In the case of parties we can consider a general Pauli channel which globally acts on the Alices’ subsystems (after encoding) and Bob’s subsystem (in the distribution stage) as
where the probabilities add to one. Here, the notations stand for Alices and stands for Bob.
Since the displacement operators commute up to a phase, it is straightforward to see that the Pauli channel (20) is a covariant channel. Therefore, the capacities for local and global unitary encoding are a special form of Eqs. (LABEL:local-dc-covariant) and (LABEL:global-dc-covariant), respectively, and are given by
where, in both of the above equations, represents Bob’s reduced density operator and is the -dimensional
Pauli channel (17) acting on Bob’s subsystem.
This general model of Pauli channels includes both the case of a memoryless channel, where the Pauli noise acts independently on each of the parties and the probabilities are products of the single party probabilities , or more generally the case where the action of noise is not independent on consecutive uses but is correlated. For example, for uses of a Pauli channel we can define a correlated Pauli channel in the multipartite scenario as follows
Here, between every two individual channels we have defined a correlation degree with which correlates the channel to the channel ( ). Thus, for parties we have correlation degrees . For instance, correlates the channel one and two, correlates the channel k and Bob’s channel, etc. If for all and , then the channels are independent or, in other words, we are in the memoryless (or uncorrelated) case. As mentioned above, this channel can be expressed as a product of independent channels acting seperately on each subsystem. If for all and , we have a fully correlated Pauli channel. For other values of other than zero and one, the channel (20) is partially correlated. For two uses of a Pauli channel, the expression (23) reduces to with a single correlation degree mp (). We considered this situation in zahra-paper (); zahra-paper2 () for the case of bipartite super dense coding.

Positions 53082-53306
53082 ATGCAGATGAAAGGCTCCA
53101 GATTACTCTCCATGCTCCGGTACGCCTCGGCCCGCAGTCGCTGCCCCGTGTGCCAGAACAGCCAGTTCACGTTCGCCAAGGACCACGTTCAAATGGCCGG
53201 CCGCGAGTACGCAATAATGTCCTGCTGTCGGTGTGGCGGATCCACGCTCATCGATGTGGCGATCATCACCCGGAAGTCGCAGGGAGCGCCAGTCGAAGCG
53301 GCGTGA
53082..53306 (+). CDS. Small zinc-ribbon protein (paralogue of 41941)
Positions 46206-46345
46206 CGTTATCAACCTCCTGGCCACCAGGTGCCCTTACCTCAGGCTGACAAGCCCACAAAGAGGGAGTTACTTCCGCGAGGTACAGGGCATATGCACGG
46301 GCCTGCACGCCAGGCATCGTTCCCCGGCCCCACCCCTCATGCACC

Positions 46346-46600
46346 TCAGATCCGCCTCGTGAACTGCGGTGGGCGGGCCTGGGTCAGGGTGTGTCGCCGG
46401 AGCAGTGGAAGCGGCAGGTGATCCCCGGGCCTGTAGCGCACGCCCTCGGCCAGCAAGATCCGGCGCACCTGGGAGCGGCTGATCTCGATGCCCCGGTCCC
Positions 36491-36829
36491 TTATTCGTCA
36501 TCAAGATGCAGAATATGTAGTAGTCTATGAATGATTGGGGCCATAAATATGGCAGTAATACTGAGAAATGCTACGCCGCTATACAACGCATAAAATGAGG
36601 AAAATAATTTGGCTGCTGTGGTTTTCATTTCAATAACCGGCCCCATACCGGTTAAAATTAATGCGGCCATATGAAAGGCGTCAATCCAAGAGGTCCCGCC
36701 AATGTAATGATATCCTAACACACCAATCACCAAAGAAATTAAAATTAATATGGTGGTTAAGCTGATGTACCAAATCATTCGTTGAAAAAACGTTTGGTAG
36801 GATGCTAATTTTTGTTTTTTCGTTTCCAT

In the next section, we give examples for which the unitaries and are determined. For these examples, we show that both capacities are the same. Thus the Alices can reach the optimal information transfer via local encoding.
In this section, we show examples of multipartite systems for which or/and are determined. One example is a correlated Pauli channel (20) and copies of the Bell state. Noise here acts just on the Alices’ subsystem. Another example is a fully correlated Pauli channel and a GHZ state as well as copies of a Bell diagonal state, both for . The last example will be the depolarizing channel with uncorrelated noise.
iv.1 copies of a Bell state and a correlated Pauli channel
In this section we discuss the example that the Alices and Bob share copies of the Bell state. We consider the situation when there is no noise on Bob’s side, and the Alices’ shares of the Bell states globally experience a correlated Pauli channel (see Fig. 2). This example satisfies the situation discussed in Sec. II.1.1. Therefore, the capacity follows from Eqs. (LABEL:local-dc) and (LABEL:global-dc).
A Bell state in dimensions is defined as . The set of the other maximally entangled Bell states is denoted by , for . We prove that the von Neumann entropy is invariant under arbitrary unitary rotation of the state after application of the channel , i.e.
To show this claim, we first prove the following lemma.
Lemma 2. Let
be copies of the Bell states with different dimensions . Let us define
where is an arbitrary unitary operator and are the operators in Eq. (18). For different states ,
A proof for this Lemma is presented in the Appendix. Using the orthogonality property (27), and the purity of the density operator , the channel output entropy can be written as
where is the Shannon entropy. Consequently, the channel output entropy is just determined by the channel probabilities and it is invariant under unitary encoding. Therefore, both local encoding and global encoding leads to the same capacity in Eqs. (LABEL:local-dc) and (LABEL:global-dc). That is
The subscript “B” refers to a Bell state. As we can see from Eq. (29), for a correlated Pauli channel, the capacity of copies of a Bell state is not additive except when for all and , i.e. the case of an uncorrelated Pauli channel with . Then the capacity for copies is times the capacity of a single copy with dimension . That is
If for all and , i.e. the case of a fully correlated Pauli channel with , by using Eq. (29), we have